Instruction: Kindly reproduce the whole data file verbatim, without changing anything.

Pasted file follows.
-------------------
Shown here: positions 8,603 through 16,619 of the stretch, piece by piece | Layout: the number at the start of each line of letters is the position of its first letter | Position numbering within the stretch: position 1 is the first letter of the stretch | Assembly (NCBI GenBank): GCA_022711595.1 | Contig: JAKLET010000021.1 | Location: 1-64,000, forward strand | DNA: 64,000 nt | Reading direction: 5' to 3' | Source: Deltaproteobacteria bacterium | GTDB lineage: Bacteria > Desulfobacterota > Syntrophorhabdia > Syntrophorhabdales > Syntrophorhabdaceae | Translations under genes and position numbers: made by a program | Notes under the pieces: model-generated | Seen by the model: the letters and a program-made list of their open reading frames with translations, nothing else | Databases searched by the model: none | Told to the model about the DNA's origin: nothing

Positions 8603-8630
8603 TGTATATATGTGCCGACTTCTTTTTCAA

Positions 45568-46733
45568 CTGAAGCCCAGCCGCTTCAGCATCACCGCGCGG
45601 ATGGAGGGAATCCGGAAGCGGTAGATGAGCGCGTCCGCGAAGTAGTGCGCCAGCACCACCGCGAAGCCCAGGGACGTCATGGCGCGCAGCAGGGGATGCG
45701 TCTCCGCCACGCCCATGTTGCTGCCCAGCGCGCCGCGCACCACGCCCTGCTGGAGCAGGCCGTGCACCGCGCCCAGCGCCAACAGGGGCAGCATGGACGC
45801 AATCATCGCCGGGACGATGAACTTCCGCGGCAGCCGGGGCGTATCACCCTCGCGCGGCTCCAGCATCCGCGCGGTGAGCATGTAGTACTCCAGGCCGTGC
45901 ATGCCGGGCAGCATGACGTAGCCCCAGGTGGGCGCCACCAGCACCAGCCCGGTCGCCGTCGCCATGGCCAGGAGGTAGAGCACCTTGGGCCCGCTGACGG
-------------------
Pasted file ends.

Shown here: positions 8,603 through 16,619 of the stretch, piece by piece | Layout: the number at the start of each line of letters is the position of its first letter | Position numbering within the stretch: position 1 is the first letter of the stretch | Assembly (NCBI GenBank): GCA_022711595.1 | Contig: JAKLET010000021.1 | Location: 1-64,000, forward strand | DNA: 64,000 nt | Reading direction: 5' to 3' | Source: Deltaproteobacteria bacterium | GTDB lineage: Bacteria > Desulfobacterota > Syntrophorhabdia > Syntrophorhabdales > Syntrophorhabdaceae | Translations under genes and position numbers: made by a program | Notes under the pieces: model-generated | Seen by the model: the letters and a program-made list of their open reading frames with translations, nothing else | Databases searched by the model: none | Told to the model about the DNA's origin: nothing

Positions 8603-8630
8603 TGTATATATGTGCCGACTTCTTTTTCAA

Positions 45568-46733
45568 CTGAAGCCCAGCCGCTTCAGCATCACCGCGCGG
45601 ATGGAGGGAATCCGGAAGCGGTAGATGAGCGCGTCCGCGAAGTAGTGCGCCAGCACCACCGCGAAGCCCAGGGACGTCATGGCGCGCAGCAGGGGATGCG
45701 TCTCCGCCACGCCCATGTTGCTGCCCAGCGCGCCGCGCACCACGCCCTGCTGGAGCAGGCCGTGCACCGCGCCCAGCGCCAACAGGGGCAGCATGGACGC
45801 AATCATCGCCGGGACGATGAACTTCCGCGGCAGCCGGGGCGTATCACCCTCGCGCGGCTCCAGCATCCGCGCGGTGAGCATGTAGTACTCCAGGCCGTGC
45901 ATGCCGGGCAGCATGACGTAGCCCCAGGTGGGCGCCACCAGCACCAGCCCGGTCGCCGTCGCCATGGCCAGGAGGTAGAGCACCTTGGGCCCGCTGACGG